The Mag Seven: “By the Time I Get Out of Phoenix”
[audio:http://alarm-magazine.com/wp-content/uploads/2011/02/The_Mag_Seven_By_the_Time_I_Get_Out_of_Phoenix.mp3|titles=The Mag Seven: “By the Time I Get Out of Phoenix”]
Morrow: Over the course of a dozen years and a half-dozen releases, The Mag Seven has traversed surf rock, Italian western, punk, rockabilly, guitar-centered jazz, and more. Originally configured with True Widow and Slowride guitarist Dan Phillips, the group shifted its sound in the mid-2000s with the addition of guitarist Brandon Landelius, and the decision was fruitful.
Black Feathers is the group’s new seven-track vinyl/digital EP — its fourth album with Landelius and sixth overall. It’s charged with the same surf-rock energy of albums past but scales back the jazz leanings and Angelo Badalamenti-style moodiness of its last release, Cotton Needle Sessions. Though short, it’s a well-balanced release, alternating between the down-tempo swagger of “Jive Turkey,” the reverberated rock of “My War,” and the western dub of “By the Time I Get out of Phoenix.”
Hajduch: Surf reverb doesn’t go out of style. Unfortunately, the surf guitar that employs it has never, ever changed. This is a perfectly pretty album, executed flawlessly, in the service of material that is 50 years old. It’s totally listenable; there’s absolutely nothing to dislike about it. My only problem is that music where the hook is “this guy is good at guitar” isn’t much of a draw, unless you are Surfing…With the Alien.
Complaints about the format aside, these are some great songs. “His Name is Jim” has the same chromatic claw-back that makes “Angel of Death” the most widely-enjoyed Slayer song. You can’t sing along to it, but damn if it doesn’t stick in your head. As Scott already mentioned, “By the Time I Get to Phoenix” is a highlight — it turns the tape delay on its head and uses it in service of a genre rarely heard alongside surf guitar (odd, considering the echoed-out, tremolo-picked similarities). “My War” is a cover of the Black Flag classic (The Mag Seven formerly employed studio drummer Bill Stevenson, also of The Descendants / All and a legendary punk producer and drummer) that really drives home the tech tendencies of the original. Even without the insane vocals, the power of the song carries through.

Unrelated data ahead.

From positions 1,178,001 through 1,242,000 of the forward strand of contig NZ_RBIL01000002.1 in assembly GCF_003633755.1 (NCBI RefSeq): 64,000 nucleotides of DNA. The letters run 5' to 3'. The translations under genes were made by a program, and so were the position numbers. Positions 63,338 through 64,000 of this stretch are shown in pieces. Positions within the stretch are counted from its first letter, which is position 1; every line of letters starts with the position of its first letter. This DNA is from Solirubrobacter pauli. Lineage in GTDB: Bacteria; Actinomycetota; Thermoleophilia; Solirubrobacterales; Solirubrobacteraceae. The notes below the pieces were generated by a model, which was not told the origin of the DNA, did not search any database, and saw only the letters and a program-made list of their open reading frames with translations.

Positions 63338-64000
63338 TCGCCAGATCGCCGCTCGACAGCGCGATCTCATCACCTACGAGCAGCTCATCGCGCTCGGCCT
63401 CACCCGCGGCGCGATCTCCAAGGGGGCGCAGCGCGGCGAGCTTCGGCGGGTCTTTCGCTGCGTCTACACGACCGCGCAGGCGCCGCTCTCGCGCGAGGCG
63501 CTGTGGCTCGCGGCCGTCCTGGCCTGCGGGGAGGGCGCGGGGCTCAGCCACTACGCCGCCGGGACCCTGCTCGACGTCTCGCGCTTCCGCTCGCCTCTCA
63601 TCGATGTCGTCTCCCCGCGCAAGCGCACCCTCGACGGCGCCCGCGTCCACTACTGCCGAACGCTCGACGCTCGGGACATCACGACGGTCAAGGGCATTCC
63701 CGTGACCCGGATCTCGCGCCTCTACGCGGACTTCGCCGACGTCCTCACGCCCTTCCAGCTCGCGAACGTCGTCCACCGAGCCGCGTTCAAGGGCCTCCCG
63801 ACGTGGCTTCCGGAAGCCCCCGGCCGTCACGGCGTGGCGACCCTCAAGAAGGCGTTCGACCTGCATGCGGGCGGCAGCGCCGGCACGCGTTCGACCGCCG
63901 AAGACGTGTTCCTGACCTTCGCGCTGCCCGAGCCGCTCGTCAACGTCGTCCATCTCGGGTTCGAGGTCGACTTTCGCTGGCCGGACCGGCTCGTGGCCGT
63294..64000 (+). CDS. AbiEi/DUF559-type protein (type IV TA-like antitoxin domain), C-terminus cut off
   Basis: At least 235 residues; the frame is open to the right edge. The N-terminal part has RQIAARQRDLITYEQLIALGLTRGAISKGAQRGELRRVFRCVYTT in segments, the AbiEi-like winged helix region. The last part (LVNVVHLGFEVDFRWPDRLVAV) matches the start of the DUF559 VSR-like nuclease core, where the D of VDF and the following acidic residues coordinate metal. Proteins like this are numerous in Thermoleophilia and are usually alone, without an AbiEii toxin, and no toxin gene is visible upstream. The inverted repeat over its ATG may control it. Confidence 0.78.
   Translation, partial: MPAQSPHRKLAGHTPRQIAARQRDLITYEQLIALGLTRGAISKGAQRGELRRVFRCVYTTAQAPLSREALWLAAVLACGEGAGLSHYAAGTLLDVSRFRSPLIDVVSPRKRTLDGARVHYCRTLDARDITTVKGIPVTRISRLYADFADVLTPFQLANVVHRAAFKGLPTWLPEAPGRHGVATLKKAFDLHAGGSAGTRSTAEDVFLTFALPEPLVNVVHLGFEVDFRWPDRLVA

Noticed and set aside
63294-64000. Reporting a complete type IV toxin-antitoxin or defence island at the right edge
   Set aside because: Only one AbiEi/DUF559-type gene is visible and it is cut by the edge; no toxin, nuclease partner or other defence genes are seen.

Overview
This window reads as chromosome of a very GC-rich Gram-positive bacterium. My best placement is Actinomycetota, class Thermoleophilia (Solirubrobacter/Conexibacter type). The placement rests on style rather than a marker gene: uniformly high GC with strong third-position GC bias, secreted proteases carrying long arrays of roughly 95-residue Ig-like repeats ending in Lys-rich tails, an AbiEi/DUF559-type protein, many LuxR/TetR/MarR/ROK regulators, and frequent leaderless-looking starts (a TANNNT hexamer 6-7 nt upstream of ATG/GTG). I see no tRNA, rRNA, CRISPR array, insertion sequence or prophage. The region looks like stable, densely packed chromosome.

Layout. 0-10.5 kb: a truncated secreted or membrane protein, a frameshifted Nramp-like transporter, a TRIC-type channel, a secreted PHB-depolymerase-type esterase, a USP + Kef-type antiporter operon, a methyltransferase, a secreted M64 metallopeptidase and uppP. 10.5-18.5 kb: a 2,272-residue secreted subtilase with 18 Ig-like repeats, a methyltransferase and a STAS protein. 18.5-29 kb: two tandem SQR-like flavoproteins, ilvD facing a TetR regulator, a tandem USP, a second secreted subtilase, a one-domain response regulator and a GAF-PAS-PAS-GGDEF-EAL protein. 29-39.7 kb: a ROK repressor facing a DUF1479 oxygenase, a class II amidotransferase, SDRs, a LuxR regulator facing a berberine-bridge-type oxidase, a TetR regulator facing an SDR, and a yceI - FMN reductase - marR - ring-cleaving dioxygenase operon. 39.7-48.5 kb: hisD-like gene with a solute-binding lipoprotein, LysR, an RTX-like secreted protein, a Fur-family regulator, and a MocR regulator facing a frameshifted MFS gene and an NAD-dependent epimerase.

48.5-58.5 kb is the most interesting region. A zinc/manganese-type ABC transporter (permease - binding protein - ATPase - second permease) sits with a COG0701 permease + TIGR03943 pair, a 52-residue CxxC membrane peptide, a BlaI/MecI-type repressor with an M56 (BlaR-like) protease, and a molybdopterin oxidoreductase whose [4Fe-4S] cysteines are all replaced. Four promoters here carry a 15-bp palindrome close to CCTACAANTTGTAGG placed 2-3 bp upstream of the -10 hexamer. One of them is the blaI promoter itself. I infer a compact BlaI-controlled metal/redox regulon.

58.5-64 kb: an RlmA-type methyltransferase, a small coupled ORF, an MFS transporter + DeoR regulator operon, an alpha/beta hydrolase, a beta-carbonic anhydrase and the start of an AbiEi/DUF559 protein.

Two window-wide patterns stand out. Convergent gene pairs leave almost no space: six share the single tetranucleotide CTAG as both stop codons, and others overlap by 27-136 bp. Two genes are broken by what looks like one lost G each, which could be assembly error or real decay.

Morrow: I’m definitely a sucker for surf and western, and I don’t mind “this guy is good at guitar” albums, so The Mag Seven lands right in my wheelhouse. I know what you’re saying about the older styles, but these guys combine them in a way that keeps it interesting. Cotton Needle Sessions, with its expanded guitar technique and beautiful melodies, was way too overlooked. If you’re not familiar, do yourself a favor and acquaint yourself.
Hajduch: So, in conclusion: good songs, great production, and my biggest complaint is “it’s more surf guitar.” The album is varied (and short!) enough to keep one’s interest, and it’s available as a digital release online, so if you like instrumental surf rock that also has Black Flag covers and quick dub sketches, you’d probably like this.